Australia’s Defence Signals Directorate has published a comprehensive guide to risks Australian Government agencies must take into account when considering the use of cloud computing services.
The document, published online today [pdf], aims to “assist agencies to perform a risk assessment to determine the viability of using cloud computing services.”
Whilst the document states that its checklist of considerations are a “guide for discussion of risk” and not exhaustive, the detail and quality of advice is comprehensive.
The DSD paper acknowledged that cloud computing and other IT outsourcing services allows an agency to “focus on their core business” rather than recruitment and retention of specialist IT staff and purchase and maintenance of software and hardware.
“However, the agency is still ultimately responsible for the protection of their data,” the paper stated.
Significantly, the DSD advises agencies to use cloud service providers based in Australia for any data that isn’t already publicly available.
“DSD recommends against outsourcing information technology services and functions outside of Australia, unless agencies are dealing with data that is all publicly available,” the document said.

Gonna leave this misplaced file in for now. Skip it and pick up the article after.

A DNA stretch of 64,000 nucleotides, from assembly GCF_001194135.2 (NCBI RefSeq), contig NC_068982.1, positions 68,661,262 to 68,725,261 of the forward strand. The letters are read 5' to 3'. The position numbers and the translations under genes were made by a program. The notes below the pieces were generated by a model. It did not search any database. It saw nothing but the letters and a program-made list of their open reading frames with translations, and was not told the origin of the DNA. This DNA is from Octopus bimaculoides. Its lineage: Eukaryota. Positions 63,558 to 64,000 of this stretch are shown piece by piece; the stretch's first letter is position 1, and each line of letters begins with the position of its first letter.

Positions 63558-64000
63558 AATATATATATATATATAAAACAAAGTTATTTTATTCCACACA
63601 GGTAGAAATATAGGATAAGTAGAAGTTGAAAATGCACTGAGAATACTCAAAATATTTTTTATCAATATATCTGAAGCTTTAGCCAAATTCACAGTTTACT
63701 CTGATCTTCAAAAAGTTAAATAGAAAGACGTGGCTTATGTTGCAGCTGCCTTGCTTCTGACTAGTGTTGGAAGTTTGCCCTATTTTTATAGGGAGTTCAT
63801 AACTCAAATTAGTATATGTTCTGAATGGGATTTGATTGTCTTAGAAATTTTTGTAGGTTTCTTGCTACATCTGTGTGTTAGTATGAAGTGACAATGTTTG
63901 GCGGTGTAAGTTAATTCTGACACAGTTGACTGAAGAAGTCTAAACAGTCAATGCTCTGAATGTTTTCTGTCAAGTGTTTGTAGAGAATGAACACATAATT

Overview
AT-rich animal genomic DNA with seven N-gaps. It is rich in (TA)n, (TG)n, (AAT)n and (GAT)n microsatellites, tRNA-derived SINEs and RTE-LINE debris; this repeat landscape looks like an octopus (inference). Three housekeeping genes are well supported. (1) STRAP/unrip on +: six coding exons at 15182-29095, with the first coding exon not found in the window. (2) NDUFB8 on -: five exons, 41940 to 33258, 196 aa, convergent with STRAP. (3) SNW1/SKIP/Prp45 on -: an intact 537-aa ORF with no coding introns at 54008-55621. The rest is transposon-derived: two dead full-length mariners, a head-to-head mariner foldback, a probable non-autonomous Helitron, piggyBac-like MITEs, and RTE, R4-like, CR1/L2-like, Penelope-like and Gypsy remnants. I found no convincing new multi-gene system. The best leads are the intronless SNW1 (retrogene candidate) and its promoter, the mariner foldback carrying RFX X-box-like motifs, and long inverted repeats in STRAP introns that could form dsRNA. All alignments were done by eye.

“DSD strongly encourages agencies to choose either a locally owned vendor or a foreign owned vendor that is located in Australia and stores, processes and manages sensitive data only within Australian borders. Note that foreign owned vendors operating in Australia may be subject to foreign laws such as a foreign government’s lawful access to data held by the vendor.”
The Defence agency also discussed the lack of warranties provided by today’s cloud computing providers – an issue highlighted by a recent Truman Hoyle report into public cloud computing contracts launched by iTnews.
“Vendor’s responses to important security considerations must be captured in the Service Level Agreement or other contract, otherwise the customer only has vendor promises and marketing claims that can be hard to verify and may be unenforceable,” the DSD noted.
(Truman Hoyle’s analysis found that to date, most providers failed to capture these security considerations in the contract.) “In some cases it may be impractical or impossible for a customer to personally verify whether the vendor is adhering to the contract, requiring the customer to rely on third party audits including certifications instead of simply putting blind faith in the vendor,” the DSD noted.
Further, the DSD said that a cloud computing provider advertising its compliance with a security standard was not sufficient in terms of due diligence.
“Customers should consider which of the vendor’s certifications are useful and relevant,” the guide said. “Customers should ask to review a copy of the Statement of Applicability, a copy of the latest external auditor’s report, and the results of recent internal audits.”
The sum of this advice provides excellent ammunition for local managed IT services and “cloud-like” hosting companies attempting to compete with public cloud computing services offered offshore.
The DSD’s checklist:
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